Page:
Friday, February 12, 2010

The creepiest horror writers

One way I judge a good horror novel is not always by how quickly the action keeps moving, but by how many times I check the locks on my doors and sleep with the light on. The master at that in the modern age is probably Stephen King. If you don't believe me, try reading "Salem's Lot" and then getting a good night's sleep. That is not what I consider an action book, but it is definitely horror. The creepy "Nosferatu" vampire guy and his assistant are enough to invade anyone's nightmares.

Bentley Little always manages to creep me out a good bit, as well, with his bizarre settings and even more bizarre monsters, e.g. the frizzy-haired Mogollon Monster of "The Return."
Edward Lee, too, with his mysterious, deserted island settings and slimy worm-like things that like to invade the human body and control the human brain.
There are lots of other creepy modern-day horror writers, too, like John Saul, Douglas Preston & Lincoln Child, Brian Lumley, Ramsey Campbell - well, you get the idea.

But all of these writers were inspired by other writers that came before them, just as I was, and two of the most influential of them are Edgar Allen Poe and H. P. Lovecraft. Those guys practically invented creepy.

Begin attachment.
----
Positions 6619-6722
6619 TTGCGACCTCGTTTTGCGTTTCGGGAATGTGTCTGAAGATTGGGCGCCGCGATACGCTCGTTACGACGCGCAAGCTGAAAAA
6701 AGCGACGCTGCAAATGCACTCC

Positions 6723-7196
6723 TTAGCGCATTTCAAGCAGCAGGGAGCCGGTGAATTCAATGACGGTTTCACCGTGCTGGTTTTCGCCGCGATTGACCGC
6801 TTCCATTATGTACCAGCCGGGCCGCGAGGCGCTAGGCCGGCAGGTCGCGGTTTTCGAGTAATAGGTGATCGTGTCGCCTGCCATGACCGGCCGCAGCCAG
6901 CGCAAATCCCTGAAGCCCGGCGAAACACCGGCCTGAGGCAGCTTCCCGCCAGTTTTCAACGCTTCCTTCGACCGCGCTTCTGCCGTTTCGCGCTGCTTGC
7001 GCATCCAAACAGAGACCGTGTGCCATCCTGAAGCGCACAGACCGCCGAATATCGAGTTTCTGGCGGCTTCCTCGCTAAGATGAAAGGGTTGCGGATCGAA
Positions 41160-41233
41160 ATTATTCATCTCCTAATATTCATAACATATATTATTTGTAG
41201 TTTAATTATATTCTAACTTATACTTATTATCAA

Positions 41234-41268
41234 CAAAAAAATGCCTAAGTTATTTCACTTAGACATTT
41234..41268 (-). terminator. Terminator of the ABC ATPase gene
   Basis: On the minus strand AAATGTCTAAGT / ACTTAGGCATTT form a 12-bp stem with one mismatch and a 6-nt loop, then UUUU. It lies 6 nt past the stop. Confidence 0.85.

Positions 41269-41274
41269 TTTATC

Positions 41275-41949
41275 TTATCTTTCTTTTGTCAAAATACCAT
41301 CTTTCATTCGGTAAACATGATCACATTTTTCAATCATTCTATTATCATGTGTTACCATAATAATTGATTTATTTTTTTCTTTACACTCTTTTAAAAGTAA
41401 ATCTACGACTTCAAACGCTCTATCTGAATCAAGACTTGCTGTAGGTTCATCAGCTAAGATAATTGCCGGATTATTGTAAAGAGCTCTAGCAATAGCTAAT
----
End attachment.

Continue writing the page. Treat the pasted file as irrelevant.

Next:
Take, for example, The Tell-Tale Heart. The sound of the thumping heart, the milky-white eye of the old man, the way the beam of light shone on it just so, just enough to see the eye and nothing else. Then, the sound of the old man's heart beat - after he's been killed.
Or how about Montresor walling the poor Fortunato in the wine cellar? Talk about keeping the lights on!

H.P. Lovecraft's descriptions of the dark recesses of the cosmos and of beings so alien that any similarity to humans is non-existent, is some of the most disquieting reading ever. It's so slow it makes Stephen King's "IT" look like a roller coaster ride. But it's major creepy - you almost have to put the book down just to digest the weirdness of it all to continue reading. He's the guy that invented the "Cthuhlu Mythos" and the Necronomicon, or Book of the Dead and wrote for lots of pulp magazines in the 30s. The man was not much for dialogue - there's hardly any talking in any of his stories - but believe me, you never miss it. You're too busy getting creeped out by "The Whisperer in the Dark" or "The Colour Out of Space."

But there is one book that I have yet to read because it creeps me out so much I can't even get past the first page. It's by Shirley Jackson and it's called, "The Haunting of Hill House." Want to know why I haven't read it? Because I've never been able to get past the line, "...and whatever walks there, walks alone."
That, in my opinion, is one of the creepiest lines in all horror literature.

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